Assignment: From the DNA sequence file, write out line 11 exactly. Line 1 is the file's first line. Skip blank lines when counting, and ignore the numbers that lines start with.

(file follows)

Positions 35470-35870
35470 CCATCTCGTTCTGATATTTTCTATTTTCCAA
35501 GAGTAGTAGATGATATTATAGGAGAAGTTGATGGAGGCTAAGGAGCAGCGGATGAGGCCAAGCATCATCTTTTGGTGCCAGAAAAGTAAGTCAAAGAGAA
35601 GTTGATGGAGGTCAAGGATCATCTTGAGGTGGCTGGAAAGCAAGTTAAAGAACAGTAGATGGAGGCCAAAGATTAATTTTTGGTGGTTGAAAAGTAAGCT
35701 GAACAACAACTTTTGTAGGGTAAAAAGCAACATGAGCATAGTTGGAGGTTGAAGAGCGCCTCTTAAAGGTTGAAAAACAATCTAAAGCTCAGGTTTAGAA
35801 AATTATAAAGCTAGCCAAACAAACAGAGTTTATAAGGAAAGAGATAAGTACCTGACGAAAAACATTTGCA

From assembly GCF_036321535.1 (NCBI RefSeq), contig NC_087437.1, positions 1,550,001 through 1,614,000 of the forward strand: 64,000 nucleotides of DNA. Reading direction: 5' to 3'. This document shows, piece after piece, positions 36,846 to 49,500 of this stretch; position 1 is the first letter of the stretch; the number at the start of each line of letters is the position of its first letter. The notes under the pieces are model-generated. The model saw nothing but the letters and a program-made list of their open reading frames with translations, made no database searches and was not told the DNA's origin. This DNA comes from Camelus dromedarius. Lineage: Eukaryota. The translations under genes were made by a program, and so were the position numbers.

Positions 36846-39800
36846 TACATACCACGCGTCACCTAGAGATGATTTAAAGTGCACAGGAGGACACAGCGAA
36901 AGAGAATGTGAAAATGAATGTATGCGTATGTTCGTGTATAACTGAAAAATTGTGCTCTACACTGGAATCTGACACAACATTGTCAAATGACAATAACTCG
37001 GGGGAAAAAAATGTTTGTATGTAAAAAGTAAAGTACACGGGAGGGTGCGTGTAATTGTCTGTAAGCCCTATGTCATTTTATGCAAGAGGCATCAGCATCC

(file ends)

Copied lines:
37001 GGGGAAAAAAATGTTTGTATGTAAAAAGTAAAGTACACGGGAGGGTGCGTGTAATTGTCTGTAAGCCCTATGTCATTTTATGCAAGAGGCATCAGCATCC